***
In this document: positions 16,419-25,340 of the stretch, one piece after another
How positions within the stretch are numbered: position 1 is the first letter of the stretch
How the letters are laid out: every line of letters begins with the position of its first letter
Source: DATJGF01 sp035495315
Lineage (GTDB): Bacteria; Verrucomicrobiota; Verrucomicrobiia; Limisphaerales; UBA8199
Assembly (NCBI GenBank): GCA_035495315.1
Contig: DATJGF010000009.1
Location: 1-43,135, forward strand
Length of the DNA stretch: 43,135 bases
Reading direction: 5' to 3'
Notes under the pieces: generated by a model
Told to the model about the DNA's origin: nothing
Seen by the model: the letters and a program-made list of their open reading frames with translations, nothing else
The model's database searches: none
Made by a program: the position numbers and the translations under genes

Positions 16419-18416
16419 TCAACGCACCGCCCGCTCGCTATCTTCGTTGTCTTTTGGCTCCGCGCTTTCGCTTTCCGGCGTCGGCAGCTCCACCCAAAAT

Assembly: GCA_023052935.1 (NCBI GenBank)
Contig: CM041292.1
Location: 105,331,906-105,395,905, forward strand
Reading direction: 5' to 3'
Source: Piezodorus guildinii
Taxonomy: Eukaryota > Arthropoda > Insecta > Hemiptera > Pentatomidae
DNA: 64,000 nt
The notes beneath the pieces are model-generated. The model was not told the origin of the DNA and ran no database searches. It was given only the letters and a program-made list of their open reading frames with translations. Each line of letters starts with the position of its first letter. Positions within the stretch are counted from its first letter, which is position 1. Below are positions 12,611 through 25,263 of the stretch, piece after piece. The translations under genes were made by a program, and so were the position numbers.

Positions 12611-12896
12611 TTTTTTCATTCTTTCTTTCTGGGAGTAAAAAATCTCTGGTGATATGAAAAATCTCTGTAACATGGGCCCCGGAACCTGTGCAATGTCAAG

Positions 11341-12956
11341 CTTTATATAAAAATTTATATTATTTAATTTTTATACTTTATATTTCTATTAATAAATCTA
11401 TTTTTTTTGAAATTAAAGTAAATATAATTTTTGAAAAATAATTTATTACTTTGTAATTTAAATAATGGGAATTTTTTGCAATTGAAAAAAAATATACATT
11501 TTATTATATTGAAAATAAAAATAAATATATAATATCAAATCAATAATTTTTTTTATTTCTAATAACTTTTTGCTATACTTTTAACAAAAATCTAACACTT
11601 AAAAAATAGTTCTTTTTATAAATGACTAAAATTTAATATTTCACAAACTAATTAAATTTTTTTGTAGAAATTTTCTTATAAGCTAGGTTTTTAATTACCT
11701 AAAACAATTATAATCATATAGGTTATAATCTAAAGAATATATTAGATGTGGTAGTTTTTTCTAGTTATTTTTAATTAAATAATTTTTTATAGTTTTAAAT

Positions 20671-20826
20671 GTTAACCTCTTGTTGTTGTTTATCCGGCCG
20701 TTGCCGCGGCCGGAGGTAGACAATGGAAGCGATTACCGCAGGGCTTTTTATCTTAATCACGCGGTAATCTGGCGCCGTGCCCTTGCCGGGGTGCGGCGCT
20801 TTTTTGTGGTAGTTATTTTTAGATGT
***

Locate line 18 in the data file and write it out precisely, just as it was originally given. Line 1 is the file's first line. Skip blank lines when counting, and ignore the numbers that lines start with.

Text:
Assembly: GCA_023052935.1 (NCBI GenBank)